“After four years of arduous service, marked by unsurpassed courage and fortitude, the Army of Northern Virginia has been compelled to yield to overwhelming numbers and resources. I need not tell the survivors of so many hard-fought battles, who have remained steadfast to the last, that I have consented to this result from no distrust of them: but, feeling that valour and devotion could accomplish nothing that could compensate for the loss that would have attended the continuation of the contest, I have determined to avoid the useless sacrifice of those whose past services have endeared them to their countrymen. By the terms of the agreement, officers and men can return to their homes and remain there until exchanged. You will take with you the satisfaction that proceeds from the consciousness of duty faithfully performed; and I earnestly pray that a merciful God will extend to you His blessing and protection. With an increasing admiration of your constancy and devotion to your country, and a grateful remembrance of your kind and generous consideration of myself, I bid you an affectionate farewell.”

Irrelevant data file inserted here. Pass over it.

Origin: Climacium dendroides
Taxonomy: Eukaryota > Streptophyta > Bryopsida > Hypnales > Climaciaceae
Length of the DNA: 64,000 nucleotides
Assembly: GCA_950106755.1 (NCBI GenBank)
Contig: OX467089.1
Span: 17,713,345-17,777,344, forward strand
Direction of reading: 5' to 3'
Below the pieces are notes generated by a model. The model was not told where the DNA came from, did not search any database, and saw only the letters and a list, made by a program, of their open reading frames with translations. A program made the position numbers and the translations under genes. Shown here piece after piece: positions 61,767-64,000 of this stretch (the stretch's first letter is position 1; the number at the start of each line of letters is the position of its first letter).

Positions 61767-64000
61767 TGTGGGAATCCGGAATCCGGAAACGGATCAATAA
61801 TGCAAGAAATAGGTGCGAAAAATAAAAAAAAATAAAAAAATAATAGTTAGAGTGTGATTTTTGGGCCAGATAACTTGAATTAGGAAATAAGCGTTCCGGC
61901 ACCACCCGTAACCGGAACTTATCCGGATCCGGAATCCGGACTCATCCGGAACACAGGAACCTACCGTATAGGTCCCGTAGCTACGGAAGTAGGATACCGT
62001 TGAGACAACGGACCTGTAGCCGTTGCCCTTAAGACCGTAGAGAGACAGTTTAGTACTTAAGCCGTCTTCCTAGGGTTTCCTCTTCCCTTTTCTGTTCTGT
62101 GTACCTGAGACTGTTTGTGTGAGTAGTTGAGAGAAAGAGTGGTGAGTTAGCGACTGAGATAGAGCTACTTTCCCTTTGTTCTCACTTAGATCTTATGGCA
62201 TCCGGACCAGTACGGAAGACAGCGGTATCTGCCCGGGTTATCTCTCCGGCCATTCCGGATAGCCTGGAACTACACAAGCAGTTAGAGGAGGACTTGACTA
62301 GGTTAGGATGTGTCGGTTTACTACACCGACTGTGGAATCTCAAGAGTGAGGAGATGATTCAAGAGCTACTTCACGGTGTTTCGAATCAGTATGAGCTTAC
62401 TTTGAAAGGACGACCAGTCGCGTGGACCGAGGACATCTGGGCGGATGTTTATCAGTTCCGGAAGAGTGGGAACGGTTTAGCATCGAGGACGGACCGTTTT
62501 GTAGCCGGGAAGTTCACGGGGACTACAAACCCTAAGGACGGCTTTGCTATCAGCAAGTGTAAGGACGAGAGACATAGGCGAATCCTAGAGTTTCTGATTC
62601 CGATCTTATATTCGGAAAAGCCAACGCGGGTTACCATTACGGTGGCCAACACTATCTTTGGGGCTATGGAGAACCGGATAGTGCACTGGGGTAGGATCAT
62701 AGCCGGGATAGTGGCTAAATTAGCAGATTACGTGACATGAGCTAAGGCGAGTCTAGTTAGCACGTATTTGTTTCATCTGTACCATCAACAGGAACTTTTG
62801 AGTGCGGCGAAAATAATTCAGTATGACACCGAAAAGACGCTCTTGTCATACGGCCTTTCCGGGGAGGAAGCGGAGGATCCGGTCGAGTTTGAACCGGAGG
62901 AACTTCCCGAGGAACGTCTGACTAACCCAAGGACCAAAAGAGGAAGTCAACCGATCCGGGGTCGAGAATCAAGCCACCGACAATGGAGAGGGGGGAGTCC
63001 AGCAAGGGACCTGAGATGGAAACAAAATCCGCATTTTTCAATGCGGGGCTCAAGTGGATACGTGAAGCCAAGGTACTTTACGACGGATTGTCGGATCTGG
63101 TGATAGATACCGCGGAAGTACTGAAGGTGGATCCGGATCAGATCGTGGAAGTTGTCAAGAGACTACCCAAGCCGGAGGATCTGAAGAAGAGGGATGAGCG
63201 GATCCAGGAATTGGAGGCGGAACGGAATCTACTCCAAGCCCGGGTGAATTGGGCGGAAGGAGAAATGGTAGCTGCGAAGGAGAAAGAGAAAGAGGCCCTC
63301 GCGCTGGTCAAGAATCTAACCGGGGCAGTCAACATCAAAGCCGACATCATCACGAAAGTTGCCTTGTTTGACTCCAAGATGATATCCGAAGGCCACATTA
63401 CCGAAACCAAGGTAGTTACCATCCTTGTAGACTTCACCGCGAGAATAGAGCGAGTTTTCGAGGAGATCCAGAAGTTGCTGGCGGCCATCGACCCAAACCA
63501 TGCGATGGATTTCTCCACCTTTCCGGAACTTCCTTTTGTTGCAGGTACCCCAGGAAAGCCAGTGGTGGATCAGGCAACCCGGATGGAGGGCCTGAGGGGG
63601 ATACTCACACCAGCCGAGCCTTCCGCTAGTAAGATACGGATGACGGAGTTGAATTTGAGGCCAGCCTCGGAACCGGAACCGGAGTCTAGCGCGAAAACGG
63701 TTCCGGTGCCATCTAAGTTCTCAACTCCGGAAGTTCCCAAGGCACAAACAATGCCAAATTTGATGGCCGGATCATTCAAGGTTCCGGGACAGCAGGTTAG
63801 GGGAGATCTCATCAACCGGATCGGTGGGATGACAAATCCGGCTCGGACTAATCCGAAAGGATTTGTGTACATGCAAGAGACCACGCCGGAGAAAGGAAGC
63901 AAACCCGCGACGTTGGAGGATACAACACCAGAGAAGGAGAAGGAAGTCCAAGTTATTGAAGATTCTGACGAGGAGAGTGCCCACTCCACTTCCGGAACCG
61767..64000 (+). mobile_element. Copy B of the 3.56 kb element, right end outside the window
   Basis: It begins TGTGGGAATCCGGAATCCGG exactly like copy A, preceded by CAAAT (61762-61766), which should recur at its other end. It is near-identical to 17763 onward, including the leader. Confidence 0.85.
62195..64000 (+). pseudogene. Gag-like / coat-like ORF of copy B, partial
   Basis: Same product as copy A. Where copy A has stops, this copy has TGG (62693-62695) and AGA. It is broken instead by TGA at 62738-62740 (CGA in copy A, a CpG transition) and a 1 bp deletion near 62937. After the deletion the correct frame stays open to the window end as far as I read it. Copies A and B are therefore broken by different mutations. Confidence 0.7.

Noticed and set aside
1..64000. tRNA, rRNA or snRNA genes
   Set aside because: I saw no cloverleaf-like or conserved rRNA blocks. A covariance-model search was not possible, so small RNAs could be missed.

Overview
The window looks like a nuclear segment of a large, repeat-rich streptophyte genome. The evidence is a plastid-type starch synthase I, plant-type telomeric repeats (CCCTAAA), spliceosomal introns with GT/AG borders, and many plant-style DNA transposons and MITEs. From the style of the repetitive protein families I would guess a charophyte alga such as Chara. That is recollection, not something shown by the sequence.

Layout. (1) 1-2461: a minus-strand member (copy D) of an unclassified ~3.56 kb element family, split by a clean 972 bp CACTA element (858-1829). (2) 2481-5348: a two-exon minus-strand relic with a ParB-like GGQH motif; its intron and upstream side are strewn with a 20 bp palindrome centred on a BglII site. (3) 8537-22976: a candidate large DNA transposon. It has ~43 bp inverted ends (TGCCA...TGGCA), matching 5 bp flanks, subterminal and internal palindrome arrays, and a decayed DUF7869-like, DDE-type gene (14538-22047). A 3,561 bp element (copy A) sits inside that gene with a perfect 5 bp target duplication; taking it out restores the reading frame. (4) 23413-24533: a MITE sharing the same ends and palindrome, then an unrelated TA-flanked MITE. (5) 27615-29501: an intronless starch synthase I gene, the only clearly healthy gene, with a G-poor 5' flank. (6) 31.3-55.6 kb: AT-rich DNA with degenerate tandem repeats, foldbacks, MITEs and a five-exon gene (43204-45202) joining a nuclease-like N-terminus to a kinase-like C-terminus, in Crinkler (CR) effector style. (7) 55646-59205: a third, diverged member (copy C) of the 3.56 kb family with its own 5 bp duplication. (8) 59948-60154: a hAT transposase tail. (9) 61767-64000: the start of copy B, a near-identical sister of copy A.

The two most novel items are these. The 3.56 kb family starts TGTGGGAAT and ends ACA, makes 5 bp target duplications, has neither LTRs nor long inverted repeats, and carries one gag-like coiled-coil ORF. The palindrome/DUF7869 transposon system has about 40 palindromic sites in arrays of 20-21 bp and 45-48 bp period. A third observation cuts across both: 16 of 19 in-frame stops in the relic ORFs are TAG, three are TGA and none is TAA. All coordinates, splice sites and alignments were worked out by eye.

Lee did not carry misguided doctrines with him… following the war. He accepted the Confederate defeat and always looked to the future. He lived out his years chastising fellow former Confederates who argued with Federal authority, “So far from engaging in a war to perpetuate slavery, I am rejoiced that slavery is abolished. I believe it will be greatly for the interests of the South.”
Stonewall Jackson summoned AP Hill…during his final, delirious moments on May 10, 1863. The two men had often been at odds during the war (not that difficult to be in Jackson’s doghouse, especially when he had his own reputation to consider.) But the memory of Hill’s soldiers always being prepared stuck with Jackson even on his deathbed.
Beneath the shade of the trees
Robert E. Lee called upon Hill’s bravery… as he passed in and out of conscienceness on October 12, 1870. Lee insisted “Hill MUST come up” before passing away. The Confederacy’s two most revered commanders remembered the contributions of the Light Division (even if it was in fever induced delirium.)
Whose name could Ambrose Powell Hill call…as he lay dying near Petersburg, Virginia on April 2, 1865? Hill had been struck down while leading what was left of his division to the front. AP Hill often claimed he did not want to live to see the Confederacy fall. He died seven days before Lee’s surrender.